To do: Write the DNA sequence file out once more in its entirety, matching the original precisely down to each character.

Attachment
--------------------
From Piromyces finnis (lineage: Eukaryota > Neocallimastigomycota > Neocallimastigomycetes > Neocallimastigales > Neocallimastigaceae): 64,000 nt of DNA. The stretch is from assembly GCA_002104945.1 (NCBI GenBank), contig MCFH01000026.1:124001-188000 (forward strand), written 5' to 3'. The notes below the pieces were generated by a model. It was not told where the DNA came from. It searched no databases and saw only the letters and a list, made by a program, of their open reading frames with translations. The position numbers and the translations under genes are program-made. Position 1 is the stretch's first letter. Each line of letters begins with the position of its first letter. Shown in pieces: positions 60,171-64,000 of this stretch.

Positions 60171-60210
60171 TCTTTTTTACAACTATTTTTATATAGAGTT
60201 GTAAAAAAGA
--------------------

From Piromyces finnis (lineage: Eukaryota > Neocallimastigomycota > Neocallimastigomycetes > Neocallimastigales > Neocallimastigaceae): 64,000 nt of DNA. The stretch is from assembly GCA_002104945.1 (NCBI GenBank), contig MCFH01000026.1:124001-188000 (forward strand), written 5' to 3'. The notes below the pieces were generated by a model. It was not told where the DNA came from. It searched no databases and saw only the letters and a list, made by a program, of their open reading frames with translations. The position numbers and the translations under genes are program-made. Position 1 is the stretch's first letter. Each line of letters begins with the position of its first letter. Shown in pieces: positions 60,171-64,000 of this stretch.

Positions 60171-60210
60171 TCTTTTTTACAACTATTTTTATATAGAGTT
60201 GTAAAAAAGA